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  • This and that from BA and BP

    From BP:
    St. Louis Cardinals: Entering this season the bench seemed a Who’s Who of Guys Who Belong In Double-A…coaching. Roger Cedeno? Einar Diaz? Hector Luna? Abraham Nunez? Instead, the bench has been better than medical tape to head trainer Barry Weinberg, buying time to let key players like Larry Walker, Scott Rolen and Reggie Sanders heal. (Part of that windfall traces to the Cards’ decision to finally cut bait on Cedeno.) Maybe the Cardinals are having one of those “lucky” seasons where a half dozen players blow PECOTA out of the water, but when the Braves do that we tend to chalk it up to John Schuerholz and Leo Mazzone. Let’s look at the big contributors who have stepped out of the shadows:
    John Rodriguez is 27 and has had a very odd season. After an eight-year minor-league career playing in the system for his boyhood hero Yankees, the Bronx native hit the glass ceiling and signed with Cleveland as a minor-league free agent last November. His big spring (.320/.370/.760) opened some eyes, but the Tribe thought better of the limited sample size (25 at-bats) and he was reassigned to Buffalo. He struggled (.247/.323/.447, just five HR in 170 AB) there, but St. Louis must have liked something about him because player development director Bruce Manno crafted a small trade to get him. Rodriguez joined the Memphis Redbirds on June 9 and went Ruth on the Pacific Coast League: 17 HR in 120 AB; .342/.419/.808. A small window, to be sure, but for a team that’s short a couple outfielders like St. Louis was and still is, you’ve got to catch the lightning in the bottle. Cards GM Walt Jocketty told the St. Louis Post-Dispatch he had seen Rodriguez play four games before promoting him, and that the Memphis staff recommended him highly.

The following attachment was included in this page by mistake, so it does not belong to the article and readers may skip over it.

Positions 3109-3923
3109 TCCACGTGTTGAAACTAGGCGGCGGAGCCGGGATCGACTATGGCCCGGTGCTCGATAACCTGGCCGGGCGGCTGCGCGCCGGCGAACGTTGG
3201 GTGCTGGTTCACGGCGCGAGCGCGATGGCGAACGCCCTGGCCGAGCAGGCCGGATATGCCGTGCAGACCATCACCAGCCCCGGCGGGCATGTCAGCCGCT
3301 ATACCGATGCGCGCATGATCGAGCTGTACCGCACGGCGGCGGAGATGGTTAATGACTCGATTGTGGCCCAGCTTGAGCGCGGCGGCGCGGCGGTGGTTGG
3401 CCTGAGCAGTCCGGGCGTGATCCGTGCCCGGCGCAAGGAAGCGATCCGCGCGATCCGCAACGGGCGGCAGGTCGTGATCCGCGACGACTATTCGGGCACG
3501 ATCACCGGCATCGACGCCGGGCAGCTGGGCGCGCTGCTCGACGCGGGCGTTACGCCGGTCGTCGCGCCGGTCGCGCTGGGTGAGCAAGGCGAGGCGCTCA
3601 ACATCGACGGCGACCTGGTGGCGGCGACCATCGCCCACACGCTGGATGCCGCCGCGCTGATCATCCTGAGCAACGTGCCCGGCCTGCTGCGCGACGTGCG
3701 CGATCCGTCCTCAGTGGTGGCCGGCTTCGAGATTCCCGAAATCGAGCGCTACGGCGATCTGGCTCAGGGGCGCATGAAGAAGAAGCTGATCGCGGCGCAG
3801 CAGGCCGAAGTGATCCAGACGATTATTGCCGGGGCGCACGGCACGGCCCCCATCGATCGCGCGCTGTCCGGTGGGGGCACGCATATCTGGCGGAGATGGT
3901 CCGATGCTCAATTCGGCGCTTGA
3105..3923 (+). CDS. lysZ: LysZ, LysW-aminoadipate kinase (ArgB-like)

Now performing capably as a big league left fielder (.286/.347/.451 and 5.1 VORP in 27 games with above average defense), J-Rod is making a small name for himself. That recognition alone should interest more parties, and sadly, that’s the metric used by some major-league front offices. After a stellar 2004 with Columbus, Rodriguez wasn’t too hard to spot; the Indians took a wise gamble on him, but credit the Cardinals for capitalizing on this one. Maybe with Sanders and Walker eligible free agents after this year (see below), he’ll actually have a future with the team.

    Nunez is also a fish swimming in new water for the first time, having escaped to St. Louis after eight years in Pittsburgh. He’s a middle infielder by trade but is serving as Rolen’s primary sub at third base, and he’s shocked everyone by outperforming Rolen himself. Clearly, Rolen’s battled injury, but Nunez no longer looks like the man we had pegged for a scrap-heap shortstop. Why isn’t Nunez (.306/.373/.413 this year) playing like Abraham Nunez (career .238/.306/.316 in eight erstwhile seasons)? Without a significant power spike, we have to dig a little.

    Code:
    Year    BABIP BB/PA SO/PA
    1997-2004 .305  .085 .166
    2005    .334  .095 .108
    Batting average on balls in play (BABIP) is often the culprit in these cases, but it’s not enough to explain Nunez’s success. He’s walking a little bit more, but it’s only a 1 percent shift from career levels. Bingo. Nunez has cut his strikeouts by 35 percent, and that combined with the slight uptick in patience and more bloopers falling than normal does a fair job of explaining the source of Nunez’ modest achievements.